Imagine what could happen if your church started sending overseas those members who love and serve the church best.
Muslims in our country and abroad need the gospel of Christ. We need to preach it to them; we need to be their neighbors in the utmost way. This is exactly what Micah Fries and Keith Whitfield seek to show in their edited work, Islam and North America: Loving Our Muslim Neighbors.
If we are talking about the gospel in such a way that doesn’t ever make people want to go, we’re doing it wrong.
Jesus Christ is the hope of all nations and from the nations he will gather his people.
We should slay the lurking thought that obedience to God should give something other than Christ.
In aiming to exemplify hospitality to orphans, pastors are given the unique opportunity of leveraging their influence to fulfill James's biblical ideal of pure and undefiled religion.
Missionaries feel their inadequacies daily and need reminded that the Lord they serve is omnipotent.
We must be willing to be sent if that is God’s will for us, and if not, to give our lives to sending those whom God has called to go.
In this missionary context where daily they see a lost world, the pursuit of sin and error, it is easy to forget that we who are in Christ, were once just as lost.
There is a madness in missions driven by one ultimate question: “Does it work?”
What is it really like on the mission field? What is it that a missionary actually does (or should do) on the mission field? Sometimes we have a mistaken idea of missionary life. We might think missionary families are surrounded by wild animals or are in danger from hostile tribes. This is not usually the case but… We were in language school in Kenya in preparation to go to Tanzania…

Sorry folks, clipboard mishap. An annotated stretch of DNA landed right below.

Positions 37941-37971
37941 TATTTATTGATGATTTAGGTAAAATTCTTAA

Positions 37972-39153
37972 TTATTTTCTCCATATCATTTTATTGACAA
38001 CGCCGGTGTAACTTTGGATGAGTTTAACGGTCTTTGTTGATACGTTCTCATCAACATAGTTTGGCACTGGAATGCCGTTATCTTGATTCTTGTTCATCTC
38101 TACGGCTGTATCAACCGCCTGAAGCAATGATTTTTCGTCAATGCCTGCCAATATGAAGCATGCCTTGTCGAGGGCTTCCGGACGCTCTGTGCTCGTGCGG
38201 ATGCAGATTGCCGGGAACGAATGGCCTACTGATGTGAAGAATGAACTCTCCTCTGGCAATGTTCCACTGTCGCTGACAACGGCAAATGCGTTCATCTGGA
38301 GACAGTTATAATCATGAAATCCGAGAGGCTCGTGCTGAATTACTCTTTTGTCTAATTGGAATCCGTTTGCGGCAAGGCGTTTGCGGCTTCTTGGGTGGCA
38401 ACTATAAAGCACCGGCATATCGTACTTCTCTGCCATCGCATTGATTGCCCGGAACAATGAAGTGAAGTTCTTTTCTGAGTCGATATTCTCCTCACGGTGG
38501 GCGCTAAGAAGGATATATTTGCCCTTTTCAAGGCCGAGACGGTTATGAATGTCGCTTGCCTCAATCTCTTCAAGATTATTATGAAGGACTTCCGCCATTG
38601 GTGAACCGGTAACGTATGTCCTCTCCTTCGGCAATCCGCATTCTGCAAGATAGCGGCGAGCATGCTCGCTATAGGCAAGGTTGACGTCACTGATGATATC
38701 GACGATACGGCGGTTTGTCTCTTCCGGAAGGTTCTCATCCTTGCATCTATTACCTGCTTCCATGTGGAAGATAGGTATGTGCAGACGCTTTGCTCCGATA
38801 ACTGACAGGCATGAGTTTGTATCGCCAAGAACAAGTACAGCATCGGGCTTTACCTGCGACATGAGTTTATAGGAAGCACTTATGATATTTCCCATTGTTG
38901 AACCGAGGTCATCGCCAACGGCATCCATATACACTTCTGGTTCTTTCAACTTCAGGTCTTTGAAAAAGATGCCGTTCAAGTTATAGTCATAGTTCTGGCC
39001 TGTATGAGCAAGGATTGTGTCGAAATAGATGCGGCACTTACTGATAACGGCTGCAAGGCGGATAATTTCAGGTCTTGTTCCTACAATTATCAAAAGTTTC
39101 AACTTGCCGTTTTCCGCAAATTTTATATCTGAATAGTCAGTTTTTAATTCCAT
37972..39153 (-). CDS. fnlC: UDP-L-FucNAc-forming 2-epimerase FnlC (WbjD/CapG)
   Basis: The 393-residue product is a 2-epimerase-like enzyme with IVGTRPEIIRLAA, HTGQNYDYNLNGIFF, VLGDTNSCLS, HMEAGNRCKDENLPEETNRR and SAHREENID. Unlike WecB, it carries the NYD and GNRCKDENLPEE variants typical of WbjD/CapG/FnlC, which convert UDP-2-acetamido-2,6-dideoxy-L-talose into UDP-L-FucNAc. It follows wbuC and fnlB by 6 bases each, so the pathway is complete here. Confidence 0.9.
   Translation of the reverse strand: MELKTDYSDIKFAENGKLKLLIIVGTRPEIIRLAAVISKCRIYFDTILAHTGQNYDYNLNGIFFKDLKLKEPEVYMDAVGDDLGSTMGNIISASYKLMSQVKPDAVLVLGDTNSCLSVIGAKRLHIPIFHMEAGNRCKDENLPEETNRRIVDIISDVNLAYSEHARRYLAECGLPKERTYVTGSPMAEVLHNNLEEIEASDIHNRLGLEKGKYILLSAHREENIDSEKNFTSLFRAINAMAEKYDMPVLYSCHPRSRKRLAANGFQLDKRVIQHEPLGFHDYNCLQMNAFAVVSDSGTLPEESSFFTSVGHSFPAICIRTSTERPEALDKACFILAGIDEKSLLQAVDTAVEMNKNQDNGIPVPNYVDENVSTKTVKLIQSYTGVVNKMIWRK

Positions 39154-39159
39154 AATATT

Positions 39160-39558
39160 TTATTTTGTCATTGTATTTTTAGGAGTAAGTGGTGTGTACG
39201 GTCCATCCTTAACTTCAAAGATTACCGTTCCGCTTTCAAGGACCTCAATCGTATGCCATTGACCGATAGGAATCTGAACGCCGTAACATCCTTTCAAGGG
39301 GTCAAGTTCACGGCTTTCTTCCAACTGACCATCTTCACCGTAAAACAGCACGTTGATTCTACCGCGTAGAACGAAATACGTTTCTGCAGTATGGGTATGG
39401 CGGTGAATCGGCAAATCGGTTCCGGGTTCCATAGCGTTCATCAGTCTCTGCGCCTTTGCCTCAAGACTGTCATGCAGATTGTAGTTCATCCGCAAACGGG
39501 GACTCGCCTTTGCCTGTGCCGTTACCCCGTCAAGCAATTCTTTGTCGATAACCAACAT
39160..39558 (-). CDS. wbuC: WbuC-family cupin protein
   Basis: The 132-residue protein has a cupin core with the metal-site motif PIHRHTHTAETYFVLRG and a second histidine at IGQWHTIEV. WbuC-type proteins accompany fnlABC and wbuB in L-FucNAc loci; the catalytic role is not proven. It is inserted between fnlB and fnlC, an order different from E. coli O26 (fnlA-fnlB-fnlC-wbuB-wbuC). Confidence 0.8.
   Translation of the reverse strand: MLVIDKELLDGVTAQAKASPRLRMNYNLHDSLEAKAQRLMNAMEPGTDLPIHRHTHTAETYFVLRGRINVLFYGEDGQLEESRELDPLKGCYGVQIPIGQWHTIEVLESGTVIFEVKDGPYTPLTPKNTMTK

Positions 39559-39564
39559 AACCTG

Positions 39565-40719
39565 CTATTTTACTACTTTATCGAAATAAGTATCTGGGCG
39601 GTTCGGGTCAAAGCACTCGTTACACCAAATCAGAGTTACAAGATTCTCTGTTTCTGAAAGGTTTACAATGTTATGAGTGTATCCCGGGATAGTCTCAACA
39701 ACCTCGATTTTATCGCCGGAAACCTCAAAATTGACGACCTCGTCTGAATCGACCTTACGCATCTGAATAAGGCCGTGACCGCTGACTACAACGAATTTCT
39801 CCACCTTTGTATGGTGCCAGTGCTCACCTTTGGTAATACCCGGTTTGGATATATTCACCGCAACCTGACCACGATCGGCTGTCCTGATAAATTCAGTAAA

Christ’s mandate to go does not give license to recklessness any more than our culture’s disapproval gives permission to disobedience.
These young believers possessed a demonstrable commitment to personal and corporate growth in their walks with Christ.
Powerful preaching and fruitful ministry on the mission field depend on the prayers of God’s people.
We cannot sit idly by in our churches while 6,000 people groups making up over 2.9 billion people have never even heard the gospel.
For most of us, "missions" isn’t at the forefront of Christmas considerations. Perhaps it should be.
I am a long way from having the character of our heavenly Father, but my daughter is helping me understand what it means to be drawn fully into the gospel story.
By and large, you’d be hard-pressed to find a missionary who used his last words to show regret.
Trap #1: Separating From Non-Christians Like a Pharisee
The Pharisees were a very conservative group that was extremely committed to being holy and uncorrupted by the world. They were also very critical and judgmental towards non-Christians3 because they didn’t think non- Christians were as committed to following God as they were. And they were convinced that one of the easiest ways to be polluted by the world was…
I have heard mission agencies, pastors and parents say, “We pray that our people (or students) will be changed” by going on this trip. Their goal in missions is to make us more “thankful for what we have" and to disciple the short-term missionaries. But here’s the deal folks: People around the world are not tourist attractions.
This must humble us. In many parts of the world, believers have shed their blood for the cause of Christ or suffer for their faith in ways we never will.
The glory of the Lord fills the earth like the water covers the sea, and I’m convinced that soon Arabs will confess with their mouths, believe in their hearts, and find salvation in our gracious King.
Do you find yourself chasing after silver-bullet plans to bring people into your doors?
Short-term mission trips remind us of the beauty and granduer of the kingdom that awaits all who are believers in the Lord Jesus Christ.
Churches, train and send missionaries who are not only godly, and not just eager, but also knowledgeable